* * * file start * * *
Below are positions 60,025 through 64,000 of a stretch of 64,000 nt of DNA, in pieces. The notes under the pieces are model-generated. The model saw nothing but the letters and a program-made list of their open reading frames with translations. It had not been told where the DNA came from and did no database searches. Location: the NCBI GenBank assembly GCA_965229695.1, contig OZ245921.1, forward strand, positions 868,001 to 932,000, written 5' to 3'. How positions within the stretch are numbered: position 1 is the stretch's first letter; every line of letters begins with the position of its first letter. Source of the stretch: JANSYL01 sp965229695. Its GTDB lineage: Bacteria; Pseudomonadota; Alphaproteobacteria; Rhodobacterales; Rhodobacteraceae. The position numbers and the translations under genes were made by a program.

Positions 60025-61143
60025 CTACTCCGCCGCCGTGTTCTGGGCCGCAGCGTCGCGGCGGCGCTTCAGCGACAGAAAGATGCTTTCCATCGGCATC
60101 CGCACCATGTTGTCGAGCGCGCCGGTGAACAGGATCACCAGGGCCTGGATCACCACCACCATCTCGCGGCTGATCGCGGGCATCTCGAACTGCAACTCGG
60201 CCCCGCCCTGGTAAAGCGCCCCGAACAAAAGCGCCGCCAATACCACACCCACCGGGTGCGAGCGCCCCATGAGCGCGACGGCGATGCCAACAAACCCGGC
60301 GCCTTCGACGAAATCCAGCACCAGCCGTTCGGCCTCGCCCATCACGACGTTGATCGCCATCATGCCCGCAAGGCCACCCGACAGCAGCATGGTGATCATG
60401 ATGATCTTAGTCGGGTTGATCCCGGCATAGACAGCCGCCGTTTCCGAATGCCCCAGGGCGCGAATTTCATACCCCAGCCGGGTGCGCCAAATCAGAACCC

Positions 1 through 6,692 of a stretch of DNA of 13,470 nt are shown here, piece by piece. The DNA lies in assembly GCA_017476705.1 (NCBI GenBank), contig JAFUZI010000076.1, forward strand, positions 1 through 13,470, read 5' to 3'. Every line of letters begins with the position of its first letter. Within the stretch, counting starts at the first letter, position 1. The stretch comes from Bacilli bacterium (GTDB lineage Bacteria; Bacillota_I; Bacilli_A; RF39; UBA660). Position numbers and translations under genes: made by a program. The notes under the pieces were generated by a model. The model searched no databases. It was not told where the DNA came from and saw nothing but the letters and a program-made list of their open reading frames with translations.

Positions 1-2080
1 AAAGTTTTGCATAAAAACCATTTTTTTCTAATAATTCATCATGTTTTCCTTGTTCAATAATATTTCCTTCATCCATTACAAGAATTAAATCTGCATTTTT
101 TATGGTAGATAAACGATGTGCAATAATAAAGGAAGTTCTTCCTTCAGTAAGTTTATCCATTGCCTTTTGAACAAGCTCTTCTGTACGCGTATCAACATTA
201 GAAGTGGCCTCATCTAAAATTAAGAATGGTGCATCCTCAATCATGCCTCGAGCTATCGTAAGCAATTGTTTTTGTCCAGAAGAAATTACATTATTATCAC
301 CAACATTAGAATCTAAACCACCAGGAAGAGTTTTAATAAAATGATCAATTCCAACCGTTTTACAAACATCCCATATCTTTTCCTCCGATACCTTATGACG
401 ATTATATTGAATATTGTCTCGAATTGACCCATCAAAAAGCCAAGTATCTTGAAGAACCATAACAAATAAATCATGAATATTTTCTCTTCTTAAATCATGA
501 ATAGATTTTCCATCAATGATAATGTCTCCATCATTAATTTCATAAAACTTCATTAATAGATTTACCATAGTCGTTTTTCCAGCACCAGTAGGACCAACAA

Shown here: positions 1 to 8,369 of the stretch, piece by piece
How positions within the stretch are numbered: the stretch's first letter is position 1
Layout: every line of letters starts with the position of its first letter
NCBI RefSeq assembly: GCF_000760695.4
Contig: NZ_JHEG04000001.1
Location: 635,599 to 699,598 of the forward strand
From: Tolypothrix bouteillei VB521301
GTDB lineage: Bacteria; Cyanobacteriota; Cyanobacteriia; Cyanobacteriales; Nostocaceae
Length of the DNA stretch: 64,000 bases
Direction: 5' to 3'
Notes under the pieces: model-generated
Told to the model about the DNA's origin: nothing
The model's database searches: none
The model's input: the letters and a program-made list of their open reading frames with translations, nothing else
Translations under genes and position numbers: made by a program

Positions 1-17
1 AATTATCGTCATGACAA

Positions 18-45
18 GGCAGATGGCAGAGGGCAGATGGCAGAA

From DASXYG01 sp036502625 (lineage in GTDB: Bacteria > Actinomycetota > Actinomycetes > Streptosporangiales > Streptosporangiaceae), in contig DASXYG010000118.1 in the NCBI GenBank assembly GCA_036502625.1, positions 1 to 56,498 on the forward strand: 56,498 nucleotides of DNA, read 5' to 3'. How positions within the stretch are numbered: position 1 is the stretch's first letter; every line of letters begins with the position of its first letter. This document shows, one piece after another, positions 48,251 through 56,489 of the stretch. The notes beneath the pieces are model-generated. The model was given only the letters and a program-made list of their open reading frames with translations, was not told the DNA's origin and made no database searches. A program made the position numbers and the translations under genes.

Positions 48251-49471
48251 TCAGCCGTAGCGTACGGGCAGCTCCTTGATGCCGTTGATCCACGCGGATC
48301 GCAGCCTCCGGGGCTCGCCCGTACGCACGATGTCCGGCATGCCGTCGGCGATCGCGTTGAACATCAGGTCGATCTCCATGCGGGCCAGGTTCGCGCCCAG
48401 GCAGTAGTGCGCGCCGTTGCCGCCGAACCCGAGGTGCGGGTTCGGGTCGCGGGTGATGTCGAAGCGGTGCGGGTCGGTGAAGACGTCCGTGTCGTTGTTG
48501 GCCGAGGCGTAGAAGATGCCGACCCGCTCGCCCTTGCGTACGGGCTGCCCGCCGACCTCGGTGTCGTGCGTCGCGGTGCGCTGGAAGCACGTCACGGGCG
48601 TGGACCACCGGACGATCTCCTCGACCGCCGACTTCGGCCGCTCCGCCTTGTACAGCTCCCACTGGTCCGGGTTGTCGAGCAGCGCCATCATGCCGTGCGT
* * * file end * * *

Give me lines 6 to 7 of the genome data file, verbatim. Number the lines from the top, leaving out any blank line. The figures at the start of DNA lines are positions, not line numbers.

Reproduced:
60301 GCCTTCGACGAAATCCAGCACCAGCCGTTCGGCCTCGCCCATCACGACGTTGATCGCCATCATGCCCGCAAGGCCACCCGACAGCAGCATGGTGATCATG
60401 ATGATCTTAGTCGGGTTGATCCCGGCATAGACAGCCGCCGTTTCCGAATGCCCCAGGGCGCGAATTTCATACCCCAGCCGGGTGCGCCAAATCAGAACCC